New Fungi research lifts lid on shy organisms that break down plastic

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BY ELLISON VAHI

A new fungi which can help us deal with our plastic habit has been found.

This is according to the first ever State of the World’s Fungi, produced by Kew Gardens and a team of around 100 scientists from 18 countries, reports that fungi successfully degrades Plastics (polyurethane) in a matter of weeks.

The plastic-busting potential was discovered last year by a team of scientists from China and Pakistan, who search for to separate the fungi that were degrading plastics (polyurethane) at waste disposal sites.

The fungi were identified as aspergillus tubingensis and the scientists observed how it broke down bonds between the different polymers in weeks, rather than the decades it can take plastic to naturally break down.

The breakthrough comes as people across the world demands the throwaway consumer culture that has filled the world in a toxic tide of plastic that is killing marine life and polluting seas.

In relation, according to the report authors, argued that fungi deserve more specialist attention, saying further research into these often neglected organisms could provide answers to some of humanity’s greatest challenges. There may be as many as 3.8 million fungal species but only 144,000 of them have been named.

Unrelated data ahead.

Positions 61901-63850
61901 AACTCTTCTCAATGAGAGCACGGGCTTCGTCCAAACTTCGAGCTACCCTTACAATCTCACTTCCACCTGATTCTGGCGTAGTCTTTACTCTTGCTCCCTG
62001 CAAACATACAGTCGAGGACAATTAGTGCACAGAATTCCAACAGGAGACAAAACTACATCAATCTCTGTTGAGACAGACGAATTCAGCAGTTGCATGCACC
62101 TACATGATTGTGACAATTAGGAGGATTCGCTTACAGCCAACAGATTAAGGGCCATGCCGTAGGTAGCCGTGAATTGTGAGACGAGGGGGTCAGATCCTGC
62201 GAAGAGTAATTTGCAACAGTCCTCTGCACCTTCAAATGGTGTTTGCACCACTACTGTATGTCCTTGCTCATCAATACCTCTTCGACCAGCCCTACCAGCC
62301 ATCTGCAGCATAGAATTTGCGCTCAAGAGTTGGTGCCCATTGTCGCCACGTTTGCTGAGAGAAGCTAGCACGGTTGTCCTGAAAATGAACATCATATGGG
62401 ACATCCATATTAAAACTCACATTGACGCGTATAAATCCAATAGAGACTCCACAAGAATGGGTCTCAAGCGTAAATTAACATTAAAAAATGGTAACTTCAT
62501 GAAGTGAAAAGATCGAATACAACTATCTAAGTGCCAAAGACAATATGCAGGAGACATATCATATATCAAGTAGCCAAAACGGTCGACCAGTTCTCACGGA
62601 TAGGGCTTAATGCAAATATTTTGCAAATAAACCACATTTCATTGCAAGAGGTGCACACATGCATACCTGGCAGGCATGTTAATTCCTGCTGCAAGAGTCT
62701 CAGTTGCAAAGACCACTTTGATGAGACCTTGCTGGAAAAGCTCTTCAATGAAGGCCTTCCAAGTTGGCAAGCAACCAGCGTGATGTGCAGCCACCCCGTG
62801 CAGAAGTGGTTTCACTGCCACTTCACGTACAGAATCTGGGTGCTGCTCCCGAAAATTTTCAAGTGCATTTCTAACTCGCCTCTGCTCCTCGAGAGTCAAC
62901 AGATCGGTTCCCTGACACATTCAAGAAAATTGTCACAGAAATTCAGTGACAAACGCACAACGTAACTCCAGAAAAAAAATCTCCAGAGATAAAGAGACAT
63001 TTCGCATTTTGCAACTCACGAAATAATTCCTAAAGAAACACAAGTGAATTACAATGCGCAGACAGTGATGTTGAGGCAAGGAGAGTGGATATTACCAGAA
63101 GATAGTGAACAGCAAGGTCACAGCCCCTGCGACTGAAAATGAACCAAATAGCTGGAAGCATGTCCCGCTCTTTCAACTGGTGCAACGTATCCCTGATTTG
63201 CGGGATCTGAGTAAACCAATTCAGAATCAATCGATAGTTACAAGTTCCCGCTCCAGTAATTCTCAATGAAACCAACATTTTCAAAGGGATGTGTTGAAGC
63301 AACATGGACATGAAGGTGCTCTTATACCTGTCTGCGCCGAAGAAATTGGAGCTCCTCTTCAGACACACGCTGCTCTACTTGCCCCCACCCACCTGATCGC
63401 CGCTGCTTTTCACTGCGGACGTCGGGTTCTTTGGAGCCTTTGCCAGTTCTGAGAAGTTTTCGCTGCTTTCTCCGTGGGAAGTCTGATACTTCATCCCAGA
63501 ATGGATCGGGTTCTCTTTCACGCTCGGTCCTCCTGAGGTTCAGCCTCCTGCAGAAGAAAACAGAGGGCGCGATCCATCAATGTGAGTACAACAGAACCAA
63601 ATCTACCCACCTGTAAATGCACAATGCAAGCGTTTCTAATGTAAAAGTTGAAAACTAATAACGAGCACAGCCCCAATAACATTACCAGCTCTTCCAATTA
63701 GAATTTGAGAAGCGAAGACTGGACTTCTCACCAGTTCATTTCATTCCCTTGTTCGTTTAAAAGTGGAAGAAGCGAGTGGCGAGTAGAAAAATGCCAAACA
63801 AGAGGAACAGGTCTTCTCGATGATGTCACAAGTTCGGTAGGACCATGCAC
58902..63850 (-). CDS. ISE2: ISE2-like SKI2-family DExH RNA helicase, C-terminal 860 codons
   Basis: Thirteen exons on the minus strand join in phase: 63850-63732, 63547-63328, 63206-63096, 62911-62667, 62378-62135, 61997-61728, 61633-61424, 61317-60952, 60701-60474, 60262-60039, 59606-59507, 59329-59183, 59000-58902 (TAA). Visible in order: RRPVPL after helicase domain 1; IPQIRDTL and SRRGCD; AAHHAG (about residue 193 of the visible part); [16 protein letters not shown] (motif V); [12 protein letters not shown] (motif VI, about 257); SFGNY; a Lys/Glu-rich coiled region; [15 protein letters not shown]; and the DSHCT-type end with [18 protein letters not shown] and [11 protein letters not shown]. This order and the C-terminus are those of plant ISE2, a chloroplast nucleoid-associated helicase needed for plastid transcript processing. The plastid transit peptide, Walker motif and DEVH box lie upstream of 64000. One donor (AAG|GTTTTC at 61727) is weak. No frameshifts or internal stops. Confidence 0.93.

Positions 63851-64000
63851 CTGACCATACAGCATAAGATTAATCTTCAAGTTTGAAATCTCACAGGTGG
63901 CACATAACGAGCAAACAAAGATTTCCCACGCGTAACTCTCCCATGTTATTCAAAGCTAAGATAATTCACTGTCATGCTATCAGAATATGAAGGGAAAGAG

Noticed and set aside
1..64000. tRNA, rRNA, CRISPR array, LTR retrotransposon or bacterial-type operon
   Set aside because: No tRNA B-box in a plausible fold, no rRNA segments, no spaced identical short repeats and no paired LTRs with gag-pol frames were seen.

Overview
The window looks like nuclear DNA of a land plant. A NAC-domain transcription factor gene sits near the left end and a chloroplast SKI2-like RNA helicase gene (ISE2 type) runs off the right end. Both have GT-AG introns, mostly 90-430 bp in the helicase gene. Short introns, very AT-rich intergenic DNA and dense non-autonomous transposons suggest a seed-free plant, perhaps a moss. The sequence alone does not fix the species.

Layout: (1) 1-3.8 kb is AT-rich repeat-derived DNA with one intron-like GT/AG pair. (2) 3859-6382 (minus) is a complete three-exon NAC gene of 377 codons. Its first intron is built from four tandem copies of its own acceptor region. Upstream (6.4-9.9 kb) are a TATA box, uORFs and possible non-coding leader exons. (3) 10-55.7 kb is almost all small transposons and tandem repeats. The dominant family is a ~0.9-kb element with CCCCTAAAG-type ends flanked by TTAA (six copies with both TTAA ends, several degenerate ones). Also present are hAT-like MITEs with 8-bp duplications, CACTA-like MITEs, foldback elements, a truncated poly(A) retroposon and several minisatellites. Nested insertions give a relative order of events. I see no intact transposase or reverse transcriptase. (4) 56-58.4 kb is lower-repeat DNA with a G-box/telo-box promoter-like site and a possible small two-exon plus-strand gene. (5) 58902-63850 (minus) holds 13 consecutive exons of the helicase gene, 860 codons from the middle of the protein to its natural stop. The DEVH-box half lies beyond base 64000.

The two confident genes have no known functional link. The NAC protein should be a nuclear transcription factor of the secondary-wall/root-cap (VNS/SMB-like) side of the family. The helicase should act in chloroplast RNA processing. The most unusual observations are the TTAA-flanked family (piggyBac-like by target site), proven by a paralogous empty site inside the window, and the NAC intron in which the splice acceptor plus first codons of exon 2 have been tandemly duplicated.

According to Dr Ilia Leitch, senior scientist at Kew Gardens stated that there are hidden, mysterious kingdom that are underpinning the majority of life on earth.

“We just don’t know enough about them. There are fungi inside plant cells and they can influence how resilient a plant is to climate change. There are all these different links and impacts that we just take for granted but we ignore them at our peril,” she says.

Leitch also says that other fungi and microorganisms are also being explored for their potential to break down other types of plastic.

“By understanding how the fungi break down these bonds and what the best conditions are, you can then increase the speed at which they do it.”

Every year, at least some millions of tonnes of plastic end up in our oceans, sometimes breaking down into tiny micro plastics that make their way into our food chain with, as yet, unknown effects. Through its Clean Seas campaign, and the UN Environment to mobilise governments, businesses and citizens to rethink how we produce, use and manage single-use plastics.

The Kew Gardens report showcases the kind of ground-breaking thought that will be at the heart of the fourth UN Environment Assembly to be held in March next year.

With the theme for the meeting- innovative solutions for environmental challenges and sustainable consumption and production.

The motto is to Think Beyond and Live Within: to think beyond major patterns and live within sustainable limits to tackle environmental challenges and assure a prosperous future.

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